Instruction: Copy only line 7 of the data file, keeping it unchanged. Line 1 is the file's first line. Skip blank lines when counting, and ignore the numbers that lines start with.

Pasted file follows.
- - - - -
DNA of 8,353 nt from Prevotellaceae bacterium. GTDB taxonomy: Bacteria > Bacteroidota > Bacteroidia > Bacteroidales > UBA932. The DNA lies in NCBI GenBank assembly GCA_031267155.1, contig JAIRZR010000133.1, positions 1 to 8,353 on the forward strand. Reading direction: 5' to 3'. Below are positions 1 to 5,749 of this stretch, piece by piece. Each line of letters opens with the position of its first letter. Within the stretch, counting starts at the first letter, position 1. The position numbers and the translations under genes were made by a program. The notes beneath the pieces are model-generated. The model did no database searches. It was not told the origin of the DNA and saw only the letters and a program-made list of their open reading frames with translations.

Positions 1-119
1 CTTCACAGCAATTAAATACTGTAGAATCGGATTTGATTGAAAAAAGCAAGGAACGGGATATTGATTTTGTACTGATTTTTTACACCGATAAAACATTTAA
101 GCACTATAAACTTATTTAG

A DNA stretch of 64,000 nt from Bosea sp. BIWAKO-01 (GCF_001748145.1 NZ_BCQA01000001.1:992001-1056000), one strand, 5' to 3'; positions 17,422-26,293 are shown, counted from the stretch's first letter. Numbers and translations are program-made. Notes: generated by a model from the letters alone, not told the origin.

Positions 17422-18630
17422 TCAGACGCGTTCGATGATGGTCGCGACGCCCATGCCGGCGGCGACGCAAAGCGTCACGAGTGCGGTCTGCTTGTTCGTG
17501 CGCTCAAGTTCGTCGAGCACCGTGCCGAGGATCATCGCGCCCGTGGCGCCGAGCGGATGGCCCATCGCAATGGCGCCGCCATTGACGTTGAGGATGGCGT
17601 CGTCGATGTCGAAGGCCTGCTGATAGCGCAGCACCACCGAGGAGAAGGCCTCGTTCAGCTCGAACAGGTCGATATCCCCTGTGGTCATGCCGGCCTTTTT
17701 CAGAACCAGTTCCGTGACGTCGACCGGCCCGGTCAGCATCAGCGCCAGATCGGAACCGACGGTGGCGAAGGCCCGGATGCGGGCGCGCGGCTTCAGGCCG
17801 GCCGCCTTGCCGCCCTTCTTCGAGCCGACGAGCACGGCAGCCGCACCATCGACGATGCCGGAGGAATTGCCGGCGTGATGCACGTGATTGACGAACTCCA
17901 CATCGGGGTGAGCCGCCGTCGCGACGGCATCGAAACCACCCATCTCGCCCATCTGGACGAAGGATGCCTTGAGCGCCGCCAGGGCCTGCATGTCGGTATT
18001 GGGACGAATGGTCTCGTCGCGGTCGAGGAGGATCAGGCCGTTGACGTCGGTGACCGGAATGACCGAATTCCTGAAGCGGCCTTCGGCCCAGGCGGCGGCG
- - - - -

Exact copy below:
17422 TCAGACGCGTTCGATGATGGTCGCGACGCCCATGCCGGCGGCGACGCAAAGCGTCACGAGTGCGGTCTGCTTGTTCGTG